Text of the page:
Indexed on: 08 Aug '20Published on: 08 Aug '20Published in: Chemosphere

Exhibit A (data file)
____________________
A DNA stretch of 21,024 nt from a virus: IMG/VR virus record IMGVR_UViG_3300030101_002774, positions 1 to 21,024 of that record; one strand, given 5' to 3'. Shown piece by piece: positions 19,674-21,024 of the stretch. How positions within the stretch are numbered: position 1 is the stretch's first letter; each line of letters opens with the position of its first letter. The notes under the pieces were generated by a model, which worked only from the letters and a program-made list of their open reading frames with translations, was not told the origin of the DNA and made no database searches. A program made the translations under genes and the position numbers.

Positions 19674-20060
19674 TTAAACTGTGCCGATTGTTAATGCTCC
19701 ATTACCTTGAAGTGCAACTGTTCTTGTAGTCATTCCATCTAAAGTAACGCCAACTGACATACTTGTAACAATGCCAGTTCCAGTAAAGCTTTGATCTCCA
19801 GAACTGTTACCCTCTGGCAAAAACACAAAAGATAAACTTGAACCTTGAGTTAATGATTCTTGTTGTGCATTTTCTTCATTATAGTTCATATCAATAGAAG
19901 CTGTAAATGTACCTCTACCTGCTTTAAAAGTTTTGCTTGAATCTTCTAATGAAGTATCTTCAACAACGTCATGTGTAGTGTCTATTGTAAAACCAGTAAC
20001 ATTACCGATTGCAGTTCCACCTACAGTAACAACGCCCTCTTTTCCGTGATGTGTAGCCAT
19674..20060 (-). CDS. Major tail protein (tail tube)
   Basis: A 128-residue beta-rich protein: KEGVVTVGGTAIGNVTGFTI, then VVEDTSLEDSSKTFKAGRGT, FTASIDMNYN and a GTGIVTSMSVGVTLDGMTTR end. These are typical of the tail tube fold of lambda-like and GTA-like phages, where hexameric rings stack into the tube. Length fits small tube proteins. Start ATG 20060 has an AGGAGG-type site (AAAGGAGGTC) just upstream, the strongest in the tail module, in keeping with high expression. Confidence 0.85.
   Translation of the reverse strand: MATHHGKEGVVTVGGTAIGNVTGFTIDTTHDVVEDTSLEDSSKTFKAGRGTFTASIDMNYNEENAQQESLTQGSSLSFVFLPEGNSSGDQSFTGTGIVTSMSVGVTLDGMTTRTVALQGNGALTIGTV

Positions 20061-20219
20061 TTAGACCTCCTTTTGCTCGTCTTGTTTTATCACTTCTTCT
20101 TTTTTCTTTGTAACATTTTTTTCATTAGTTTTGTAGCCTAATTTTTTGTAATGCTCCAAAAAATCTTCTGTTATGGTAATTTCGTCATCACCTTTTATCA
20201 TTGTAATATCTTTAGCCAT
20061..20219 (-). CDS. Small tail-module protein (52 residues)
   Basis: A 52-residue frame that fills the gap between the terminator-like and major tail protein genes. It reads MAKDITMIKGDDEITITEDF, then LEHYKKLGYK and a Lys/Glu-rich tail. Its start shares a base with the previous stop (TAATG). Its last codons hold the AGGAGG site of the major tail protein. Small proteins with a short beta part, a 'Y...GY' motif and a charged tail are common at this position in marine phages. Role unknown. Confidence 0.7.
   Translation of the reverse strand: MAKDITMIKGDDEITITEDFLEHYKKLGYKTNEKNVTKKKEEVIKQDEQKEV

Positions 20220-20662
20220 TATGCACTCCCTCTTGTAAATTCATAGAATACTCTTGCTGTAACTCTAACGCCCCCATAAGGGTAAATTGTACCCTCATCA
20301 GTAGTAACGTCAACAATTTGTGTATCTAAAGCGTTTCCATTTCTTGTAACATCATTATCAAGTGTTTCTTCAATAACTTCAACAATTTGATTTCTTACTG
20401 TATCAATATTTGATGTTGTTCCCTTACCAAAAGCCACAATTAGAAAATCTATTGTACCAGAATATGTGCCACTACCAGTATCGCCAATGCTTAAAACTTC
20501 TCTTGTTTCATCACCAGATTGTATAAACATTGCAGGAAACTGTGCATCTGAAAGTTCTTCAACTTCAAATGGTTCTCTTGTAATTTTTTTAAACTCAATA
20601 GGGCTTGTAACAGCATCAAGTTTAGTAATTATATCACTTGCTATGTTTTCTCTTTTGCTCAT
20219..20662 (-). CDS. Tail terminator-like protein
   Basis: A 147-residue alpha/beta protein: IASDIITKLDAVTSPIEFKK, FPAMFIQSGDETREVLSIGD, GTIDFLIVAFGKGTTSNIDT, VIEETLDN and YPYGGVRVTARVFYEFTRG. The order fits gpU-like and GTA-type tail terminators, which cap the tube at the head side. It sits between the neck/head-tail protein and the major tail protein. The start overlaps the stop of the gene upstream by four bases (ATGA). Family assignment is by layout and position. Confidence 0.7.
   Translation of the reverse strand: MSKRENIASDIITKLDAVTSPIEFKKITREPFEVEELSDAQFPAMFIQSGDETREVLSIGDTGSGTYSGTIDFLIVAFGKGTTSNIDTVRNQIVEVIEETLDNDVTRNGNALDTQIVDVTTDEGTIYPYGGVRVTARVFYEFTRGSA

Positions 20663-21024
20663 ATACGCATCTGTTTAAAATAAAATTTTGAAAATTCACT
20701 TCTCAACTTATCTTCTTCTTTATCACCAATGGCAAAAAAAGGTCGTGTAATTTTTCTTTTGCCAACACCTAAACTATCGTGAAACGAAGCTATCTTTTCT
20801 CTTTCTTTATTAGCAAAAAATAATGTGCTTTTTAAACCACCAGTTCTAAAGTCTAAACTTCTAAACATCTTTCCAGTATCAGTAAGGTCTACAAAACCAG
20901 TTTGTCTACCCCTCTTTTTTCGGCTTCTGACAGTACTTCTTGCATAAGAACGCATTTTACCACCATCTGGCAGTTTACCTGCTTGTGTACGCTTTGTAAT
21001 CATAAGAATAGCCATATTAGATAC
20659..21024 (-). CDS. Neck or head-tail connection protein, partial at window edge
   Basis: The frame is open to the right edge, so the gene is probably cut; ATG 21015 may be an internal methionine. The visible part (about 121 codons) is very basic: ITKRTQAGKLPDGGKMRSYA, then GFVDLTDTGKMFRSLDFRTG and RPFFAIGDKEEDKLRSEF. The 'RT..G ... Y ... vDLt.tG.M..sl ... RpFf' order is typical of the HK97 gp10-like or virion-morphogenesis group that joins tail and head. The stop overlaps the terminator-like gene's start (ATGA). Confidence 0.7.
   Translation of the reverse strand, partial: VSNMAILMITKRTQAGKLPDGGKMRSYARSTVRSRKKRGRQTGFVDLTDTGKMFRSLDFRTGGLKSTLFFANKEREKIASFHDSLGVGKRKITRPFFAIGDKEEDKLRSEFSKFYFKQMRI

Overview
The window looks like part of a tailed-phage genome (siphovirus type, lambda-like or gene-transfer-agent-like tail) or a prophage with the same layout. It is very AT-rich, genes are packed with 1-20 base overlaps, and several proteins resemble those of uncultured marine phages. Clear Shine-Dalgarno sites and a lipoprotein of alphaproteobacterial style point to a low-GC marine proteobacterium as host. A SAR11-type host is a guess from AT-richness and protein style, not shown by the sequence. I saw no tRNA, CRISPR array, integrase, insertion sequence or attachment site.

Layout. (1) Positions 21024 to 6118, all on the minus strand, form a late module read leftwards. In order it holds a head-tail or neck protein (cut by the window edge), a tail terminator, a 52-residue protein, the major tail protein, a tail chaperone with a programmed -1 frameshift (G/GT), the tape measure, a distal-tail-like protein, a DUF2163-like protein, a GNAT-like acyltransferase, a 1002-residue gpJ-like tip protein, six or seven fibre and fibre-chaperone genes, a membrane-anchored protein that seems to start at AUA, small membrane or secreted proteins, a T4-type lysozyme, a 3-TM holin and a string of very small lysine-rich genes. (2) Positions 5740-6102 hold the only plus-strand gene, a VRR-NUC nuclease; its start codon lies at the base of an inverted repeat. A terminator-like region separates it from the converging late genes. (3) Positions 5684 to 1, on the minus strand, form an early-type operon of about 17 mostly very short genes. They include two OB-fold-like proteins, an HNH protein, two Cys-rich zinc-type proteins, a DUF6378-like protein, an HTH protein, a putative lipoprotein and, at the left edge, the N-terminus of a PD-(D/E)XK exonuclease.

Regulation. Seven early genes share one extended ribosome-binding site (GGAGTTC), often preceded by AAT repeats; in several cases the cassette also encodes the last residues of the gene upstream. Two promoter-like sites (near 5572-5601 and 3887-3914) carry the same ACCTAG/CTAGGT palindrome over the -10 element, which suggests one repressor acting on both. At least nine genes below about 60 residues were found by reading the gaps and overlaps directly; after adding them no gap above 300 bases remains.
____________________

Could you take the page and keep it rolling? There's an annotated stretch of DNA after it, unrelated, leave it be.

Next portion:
Ultrafiltration (UF), nanofiltration (NF) and reverse osmosis (RO) are widely used in drinking water treatment and wastewater recycling. However, limited information was available regarding their performance in removing trihalomethanes (THMs). The present study investigated the effect of feed solution characteristics and membrane fouling on THM removal by UF/NF/RO membranes. The results indicated that THMs were poorly removed by UF membrane, and the removal was dominated by hydrophobic adsorption. In contrast, high removal of THMs was observed for NF/RO membranes, which was contributed by both size exclusion and hydrophobic adsorption. By comparing the adsorption of THMs on NF/RO membranes at different feed concentration, it was found that the role of hydrophobic adsorption was more important at lower feed concentration. The removal of THMs by UF/NF/RO membranes increased with increasing feed concentration, which can be ascribed to the enhanced diffusion at higher concentration gradient. With increasing ionic strength, THM removal was decreased significantly for UF membrane, but the removal by NF/RO membranes remained largely unchanged. By comparing THM removal by clean and fouled membranes, the effect of membrane fouling was examined. The removal of most THMs (except trichloromethane) decreased after fouling for UF membrane, whereas decreased removal was only observed for iodinated THMs for fouled NF/RO membranes. Copyright © 2020 Elsevier Ltd. All rights reserved.